There are many ways to create a twist ending (some twist endings are as unique as the stories themselves) but here are some specific approaches to try:

Circle Storyimogene
Just when readers think the problem has been resolved, the ending echoes something that happened in the beginning of the story. An example of this is used in Imogene’s Antlers by David Small, which is about a girl who wakes up one morning with huge antlers growing out of her head. By the end of the book, she wakes up to find her antlers have disappeared, only to be replaced by a full set of peacock tail feathers. I used this technique at the end of The Whale in My Swimming Pool when the little boy in my story goes home to take a nap, after resolving his whale of a predicament, only to find a bear in his bed.

Role Reversal
A character is revealed to be someone else in the end. An example of this is Miss Nelson is Missing by Harry Allard (illustrated by James Marshall), when it’s revealed at the end the book (through the illustration) that the ugly, mean substitute teacher, Miss Viola Swamp, was in fact Miss Nelson in disguise and the ruse was a tricky way to get her class to behave.

Challenging Perceptionsmonster
A reader’s assumption of what is true is reversed. An example of this is The Monster at the End of this Book by Jon Stone (illustrated by Michael Smollin) when lovable Grover begs the reader throughout the story not to turn the page as there is a monster at the end of the book. It’s revealed at the end that the monster is none other than Grover himself. The book plays on the fact that readers assume that all monsters are scary and bad with Grover himself building up on that assumption throughout the entire book.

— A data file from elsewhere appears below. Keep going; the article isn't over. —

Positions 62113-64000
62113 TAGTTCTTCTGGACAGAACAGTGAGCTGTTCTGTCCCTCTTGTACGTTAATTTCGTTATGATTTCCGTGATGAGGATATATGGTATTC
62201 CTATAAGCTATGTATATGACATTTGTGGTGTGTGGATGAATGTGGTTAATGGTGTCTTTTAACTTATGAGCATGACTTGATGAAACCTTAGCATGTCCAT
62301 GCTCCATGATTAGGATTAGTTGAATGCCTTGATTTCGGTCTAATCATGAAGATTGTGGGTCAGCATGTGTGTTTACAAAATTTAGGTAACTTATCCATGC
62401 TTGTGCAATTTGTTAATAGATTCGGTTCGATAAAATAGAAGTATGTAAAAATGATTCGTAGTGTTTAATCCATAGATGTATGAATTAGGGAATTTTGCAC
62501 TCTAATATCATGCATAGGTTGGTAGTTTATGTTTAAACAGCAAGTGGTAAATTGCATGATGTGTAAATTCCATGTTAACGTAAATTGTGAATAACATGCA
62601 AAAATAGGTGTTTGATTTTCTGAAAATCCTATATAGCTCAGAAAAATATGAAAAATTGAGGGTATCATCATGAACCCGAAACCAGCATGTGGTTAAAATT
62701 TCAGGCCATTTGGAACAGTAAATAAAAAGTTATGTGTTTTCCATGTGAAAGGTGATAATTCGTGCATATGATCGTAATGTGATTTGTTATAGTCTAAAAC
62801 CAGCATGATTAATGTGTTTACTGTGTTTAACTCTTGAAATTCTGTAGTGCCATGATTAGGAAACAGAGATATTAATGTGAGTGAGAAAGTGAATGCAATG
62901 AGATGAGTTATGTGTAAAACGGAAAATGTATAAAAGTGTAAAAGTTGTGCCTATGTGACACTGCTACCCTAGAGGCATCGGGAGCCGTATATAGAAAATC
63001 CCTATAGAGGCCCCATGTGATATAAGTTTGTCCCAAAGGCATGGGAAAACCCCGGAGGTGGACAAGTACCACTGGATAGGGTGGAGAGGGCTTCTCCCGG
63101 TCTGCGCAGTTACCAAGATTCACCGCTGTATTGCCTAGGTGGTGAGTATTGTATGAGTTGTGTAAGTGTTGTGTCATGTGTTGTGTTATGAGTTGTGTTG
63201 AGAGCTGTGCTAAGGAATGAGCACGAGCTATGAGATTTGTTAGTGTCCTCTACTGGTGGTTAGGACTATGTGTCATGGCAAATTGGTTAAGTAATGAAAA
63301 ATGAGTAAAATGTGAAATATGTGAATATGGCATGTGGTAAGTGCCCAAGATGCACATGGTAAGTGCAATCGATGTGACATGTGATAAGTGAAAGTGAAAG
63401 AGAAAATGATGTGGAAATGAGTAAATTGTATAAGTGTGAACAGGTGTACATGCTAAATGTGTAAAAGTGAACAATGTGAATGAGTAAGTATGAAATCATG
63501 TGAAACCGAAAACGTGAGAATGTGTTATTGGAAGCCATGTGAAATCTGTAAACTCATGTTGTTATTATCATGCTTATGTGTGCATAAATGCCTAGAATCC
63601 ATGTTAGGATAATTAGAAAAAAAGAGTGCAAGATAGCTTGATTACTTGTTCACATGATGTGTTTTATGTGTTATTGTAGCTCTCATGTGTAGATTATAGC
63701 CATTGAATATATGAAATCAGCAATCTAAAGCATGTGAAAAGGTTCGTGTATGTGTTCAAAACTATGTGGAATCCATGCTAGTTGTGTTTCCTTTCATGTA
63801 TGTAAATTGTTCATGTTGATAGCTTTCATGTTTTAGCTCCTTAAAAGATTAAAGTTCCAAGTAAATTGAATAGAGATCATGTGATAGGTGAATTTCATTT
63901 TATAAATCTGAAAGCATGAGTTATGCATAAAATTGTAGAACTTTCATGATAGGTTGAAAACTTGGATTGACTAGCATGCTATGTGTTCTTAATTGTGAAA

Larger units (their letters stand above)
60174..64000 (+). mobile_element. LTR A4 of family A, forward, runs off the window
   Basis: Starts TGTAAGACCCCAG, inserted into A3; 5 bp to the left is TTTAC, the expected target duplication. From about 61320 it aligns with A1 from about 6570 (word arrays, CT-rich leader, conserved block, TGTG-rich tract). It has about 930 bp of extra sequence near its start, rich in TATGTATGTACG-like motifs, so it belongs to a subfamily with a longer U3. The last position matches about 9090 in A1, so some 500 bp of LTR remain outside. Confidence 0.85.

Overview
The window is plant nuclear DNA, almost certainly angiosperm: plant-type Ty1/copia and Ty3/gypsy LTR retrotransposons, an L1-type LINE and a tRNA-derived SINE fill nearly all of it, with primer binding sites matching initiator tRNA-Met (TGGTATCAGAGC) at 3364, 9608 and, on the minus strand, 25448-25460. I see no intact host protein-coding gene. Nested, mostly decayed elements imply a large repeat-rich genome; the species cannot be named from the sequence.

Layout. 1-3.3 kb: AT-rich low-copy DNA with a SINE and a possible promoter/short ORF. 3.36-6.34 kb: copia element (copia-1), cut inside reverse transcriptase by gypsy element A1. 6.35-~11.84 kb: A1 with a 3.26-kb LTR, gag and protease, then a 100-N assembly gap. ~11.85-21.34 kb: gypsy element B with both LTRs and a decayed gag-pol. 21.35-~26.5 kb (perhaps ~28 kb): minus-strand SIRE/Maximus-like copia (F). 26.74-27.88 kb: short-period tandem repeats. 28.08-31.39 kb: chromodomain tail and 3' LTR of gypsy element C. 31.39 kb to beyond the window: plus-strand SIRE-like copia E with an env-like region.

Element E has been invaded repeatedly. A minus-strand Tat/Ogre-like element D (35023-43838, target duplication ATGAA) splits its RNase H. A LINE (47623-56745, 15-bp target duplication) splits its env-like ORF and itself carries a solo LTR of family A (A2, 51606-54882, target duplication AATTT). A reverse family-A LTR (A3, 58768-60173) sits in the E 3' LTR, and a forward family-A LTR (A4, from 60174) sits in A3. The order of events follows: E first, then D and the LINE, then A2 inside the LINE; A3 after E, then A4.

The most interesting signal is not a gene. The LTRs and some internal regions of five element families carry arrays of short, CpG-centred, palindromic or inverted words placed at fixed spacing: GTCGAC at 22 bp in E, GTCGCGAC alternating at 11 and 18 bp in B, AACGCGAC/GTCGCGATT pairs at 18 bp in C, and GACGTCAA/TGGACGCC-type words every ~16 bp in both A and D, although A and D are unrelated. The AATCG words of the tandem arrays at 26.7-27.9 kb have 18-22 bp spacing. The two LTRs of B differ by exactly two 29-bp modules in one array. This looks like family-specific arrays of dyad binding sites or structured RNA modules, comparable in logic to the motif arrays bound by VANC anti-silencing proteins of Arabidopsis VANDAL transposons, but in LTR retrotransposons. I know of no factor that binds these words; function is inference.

A few things to keep in mind when developing a story with a twist ending:

It’s a good idea to have a twist ending in mind from the start so that you can set up the sequence of events that leads you right to the surprise at the end.  Also, it’s the only effective way of diverting attention away from it all the way through the story. If you’re a pantser, you may have to go back to fix any inconsistencies and to make sure everything lines up the way they should so that the ending makes sense.